Why do elementary kids get to have all the fun?  Why do they get to color and play and move around during class?  Why can’t older students have some fun too?  Well, they can.

I began using learning centers in my high school geography classes many years ago and I will never go back.  I love them so much, I presented about them at NCGE in New Mexico this summer.  After Tuesday’s #worldgeochat, several people were interested in how it all works, so turned my presentation into a blog post.  Hope this helps anyone who is interested in trying it out at the middle and high school levels.

I like centers because there are a great strategy to review or introduce new concepts, strengthen skills and utilize a variety of technologies in class.   Once centers are set up, they run themselves.  This gives me the opportunity to sit and talk with students, opportunities for individual assessment opportunities as well as to diversify and differentiate learning opportunities for my students.  And most importantly, students like them.  


On my end of the year surveys, learning centers always rank high on students’ favorite classroom activities.  They like that they get to interact with their friends and classmates while working in groups.  They love the movement and alternate seating opportunities within the classroom that centers allow.   They also like that they can learn about or review multiple topics in one class period.

Centers 2

So, how do I make it work?  I have 6-8 centers planned, as I like to have 3-5 students in each group.  Sometimes I have one more center than I have groups, allowing students to move from center to center at their own pace.  Other times, I have the same number of centers as groups, and students rotate together at a certain time in a specific rotation.


How I choose depends on the activities, for example, when doing document analysis in US History classes we rotate together as each document is roughly the same length.  In AP Human Geography classes, where activities may take different amounts of time, they rotate as they finish.   Grouping students changes from time to time as well, but I mostly create random groups by handing students cards when they come in the room with a color or number.  This way they get to work with different students over time.

When creating activities, I try to mix it up and have 2 game centers (Cards Against AP Human Geography, Kahoot, Quizlet Live, etc), 2 technology centers (whiteboard, Chrombooks, phones), 2-4 writing/processing/activity centers.  The only time the centers include the same activities are for document analysis.  The variety is what students like best.  I organize my activities in folders, with all the materials needed included.  Students arrive at a center, read the instructions and get started.  What is my role?  I visit and chat with students, asking and answering questions as needed.  This is my favorite part — I get to be social!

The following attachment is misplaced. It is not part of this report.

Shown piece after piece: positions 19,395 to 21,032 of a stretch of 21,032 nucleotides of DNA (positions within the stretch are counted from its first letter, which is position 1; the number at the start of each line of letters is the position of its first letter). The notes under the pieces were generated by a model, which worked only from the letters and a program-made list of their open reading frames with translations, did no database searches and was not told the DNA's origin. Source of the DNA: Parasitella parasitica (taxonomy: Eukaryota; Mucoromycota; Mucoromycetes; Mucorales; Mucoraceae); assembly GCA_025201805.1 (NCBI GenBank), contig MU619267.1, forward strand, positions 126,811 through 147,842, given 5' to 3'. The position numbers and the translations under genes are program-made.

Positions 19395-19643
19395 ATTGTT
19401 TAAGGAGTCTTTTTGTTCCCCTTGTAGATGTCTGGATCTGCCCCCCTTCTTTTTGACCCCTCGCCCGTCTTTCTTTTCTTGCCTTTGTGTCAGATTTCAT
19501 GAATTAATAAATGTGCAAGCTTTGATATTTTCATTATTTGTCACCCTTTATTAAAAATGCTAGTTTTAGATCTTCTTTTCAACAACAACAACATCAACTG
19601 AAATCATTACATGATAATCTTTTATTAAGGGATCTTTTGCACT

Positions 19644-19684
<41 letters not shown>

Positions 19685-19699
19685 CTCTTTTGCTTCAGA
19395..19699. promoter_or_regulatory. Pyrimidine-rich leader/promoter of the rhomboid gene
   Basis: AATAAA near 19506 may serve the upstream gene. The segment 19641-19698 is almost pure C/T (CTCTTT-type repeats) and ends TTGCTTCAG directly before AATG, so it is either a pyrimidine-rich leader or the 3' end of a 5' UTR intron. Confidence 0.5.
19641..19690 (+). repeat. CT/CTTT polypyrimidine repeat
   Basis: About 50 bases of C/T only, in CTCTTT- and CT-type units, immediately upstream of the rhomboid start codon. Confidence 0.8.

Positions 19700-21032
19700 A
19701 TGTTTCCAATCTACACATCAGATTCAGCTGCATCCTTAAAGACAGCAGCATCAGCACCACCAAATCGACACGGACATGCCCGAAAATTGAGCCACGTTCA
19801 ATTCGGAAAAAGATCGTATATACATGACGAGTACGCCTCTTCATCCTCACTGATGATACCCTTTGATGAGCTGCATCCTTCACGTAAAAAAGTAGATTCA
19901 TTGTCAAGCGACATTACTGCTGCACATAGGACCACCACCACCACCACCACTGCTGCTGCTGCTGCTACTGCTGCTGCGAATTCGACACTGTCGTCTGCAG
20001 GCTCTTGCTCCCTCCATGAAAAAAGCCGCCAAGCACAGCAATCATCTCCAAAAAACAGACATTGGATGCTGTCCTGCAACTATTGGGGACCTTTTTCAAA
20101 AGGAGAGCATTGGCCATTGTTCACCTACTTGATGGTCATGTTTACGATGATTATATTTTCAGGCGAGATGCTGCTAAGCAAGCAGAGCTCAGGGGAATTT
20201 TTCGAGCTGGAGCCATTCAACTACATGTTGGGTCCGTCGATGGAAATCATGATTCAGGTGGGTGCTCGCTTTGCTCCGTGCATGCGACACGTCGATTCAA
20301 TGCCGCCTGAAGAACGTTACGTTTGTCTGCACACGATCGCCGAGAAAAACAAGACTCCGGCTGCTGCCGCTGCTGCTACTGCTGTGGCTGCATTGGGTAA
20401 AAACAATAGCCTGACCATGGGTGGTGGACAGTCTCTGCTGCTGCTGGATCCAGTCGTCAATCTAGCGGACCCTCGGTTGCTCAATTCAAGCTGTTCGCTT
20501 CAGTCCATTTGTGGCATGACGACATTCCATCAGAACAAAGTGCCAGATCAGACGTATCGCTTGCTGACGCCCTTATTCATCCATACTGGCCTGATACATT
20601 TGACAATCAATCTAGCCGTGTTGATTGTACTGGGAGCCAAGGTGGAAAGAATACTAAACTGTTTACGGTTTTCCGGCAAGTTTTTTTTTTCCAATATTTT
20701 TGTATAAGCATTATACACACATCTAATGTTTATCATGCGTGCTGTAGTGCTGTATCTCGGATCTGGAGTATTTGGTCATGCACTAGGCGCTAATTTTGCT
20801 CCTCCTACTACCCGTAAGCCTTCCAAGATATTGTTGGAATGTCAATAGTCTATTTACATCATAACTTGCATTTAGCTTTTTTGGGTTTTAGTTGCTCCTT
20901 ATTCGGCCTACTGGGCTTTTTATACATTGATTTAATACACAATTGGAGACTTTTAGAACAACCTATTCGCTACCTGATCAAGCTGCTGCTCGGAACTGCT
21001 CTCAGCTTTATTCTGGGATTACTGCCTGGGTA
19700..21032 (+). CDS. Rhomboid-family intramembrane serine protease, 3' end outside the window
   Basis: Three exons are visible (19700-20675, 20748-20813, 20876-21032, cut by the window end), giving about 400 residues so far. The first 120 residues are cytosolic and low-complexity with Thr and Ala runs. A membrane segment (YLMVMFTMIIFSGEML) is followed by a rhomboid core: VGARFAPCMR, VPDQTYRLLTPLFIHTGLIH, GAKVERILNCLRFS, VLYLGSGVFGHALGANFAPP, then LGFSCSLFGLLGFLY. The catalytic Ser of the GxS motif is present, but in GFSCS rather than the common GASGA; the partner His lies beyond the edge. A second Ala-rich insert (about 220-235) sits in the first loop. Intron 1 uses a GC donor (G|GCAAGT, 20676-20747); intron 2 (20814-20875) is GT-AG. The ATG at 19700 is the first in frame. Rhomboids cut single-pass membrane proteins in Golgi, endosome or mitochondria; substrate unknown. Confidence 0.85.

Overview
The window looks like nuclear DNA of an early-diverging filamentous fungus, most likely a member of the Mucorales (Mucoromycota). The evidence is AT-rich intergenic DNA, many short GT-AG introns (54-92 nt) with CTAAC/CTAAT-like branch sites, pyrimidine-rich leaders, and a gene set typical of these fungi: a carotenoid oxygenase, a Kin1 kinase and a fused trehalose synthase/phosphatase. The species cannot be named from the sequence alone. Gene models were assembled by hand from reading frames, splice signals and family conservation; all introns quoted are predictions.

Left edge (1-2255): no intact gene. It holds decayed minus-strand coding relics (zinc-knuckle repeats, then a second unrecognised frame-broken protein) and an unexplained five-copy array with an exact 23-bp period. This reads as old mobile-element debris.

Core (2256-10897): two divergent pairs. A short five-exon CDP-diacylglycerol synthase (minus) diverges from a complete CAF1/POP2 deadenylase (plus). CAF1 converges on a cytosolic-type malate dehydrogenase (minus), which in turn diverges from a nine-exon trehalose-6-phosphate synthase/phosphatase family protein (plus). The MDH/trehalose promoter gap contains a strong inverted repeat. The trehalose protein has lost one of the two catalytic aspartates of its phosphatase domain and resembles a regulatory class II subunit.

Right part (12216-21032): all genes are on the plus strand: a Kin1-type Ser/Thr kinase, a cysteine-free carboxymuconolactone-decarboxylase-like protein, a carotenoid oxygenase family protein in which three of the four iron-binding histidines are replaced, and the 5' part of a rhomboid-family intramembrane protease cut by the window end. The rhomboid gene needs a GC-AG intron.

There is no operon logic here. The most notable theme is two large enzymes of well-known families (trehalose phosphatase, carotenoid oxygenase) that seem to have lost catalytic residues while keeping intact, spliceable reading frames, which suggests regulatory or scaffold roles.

Below are examples of centers I have done over the years.

FRQ Practice in AP Human Geography 

  • 4 Sets of 2 repeating centers (20 minutes each)
  • Center 1 — FRQ #1 — all students write FRQ
  • Center 2 — Rubrics, sample essays for FRQ #1– students review rubric, score 2 samples, then score their own
  • Center 3 — FRQ #2 — all students write FRQ
  • Center 4 — Rubrics, sample essays for FRQ #2– students review rubric, score 2 samples, then score their own
  • REPEAT until end of class

Document Analysis in US History

  • Set up a different document at each center.  Students analyze and discuss documents.  Rotate to different center, analyze next document.  Continue until all groups have analyzed each document.
  • Discuss documents together, allowing students to edit and add to their analysis.  
  • Individually have students produce a product — write a DBQ, create a poster, etc.

Test Review

  • Centers targeting topics based on formative assessment data.
  • This can be just about anything — Kahoot, Quizlets, Practice FRQ writing, quiz review, articles with application questions, just about anything. 

The most often asked questions when talking to middle and high school teachers about incorporating centers in their classroom involve student accountability.  I have tried a variety of strategies over the years, but these seem to work, no matter the subject or level of the course.  I am also experimenting with Google Forms for student accountability this year and I’m excited to see how this can streamline the process.

  1. Collect all work and score — this takes the most time, but gives better feedback
  2. Student Response Sheet — holds students responsible for all work, with minimal grading
  3. Use information as basis for quizzes, tests or the formative grades — most impactful for students and can give you a true view of what students know
  4. Google Form for quick question responses at the end of each center– immediate scoring and feedback for students

I hope I have sparked an interest in trying centers in your classroom.  I was so excited Chris took the plunge and tried centers on his first day of school. You can read about his adventure here.  If you try out centers, please let us know how it goes!






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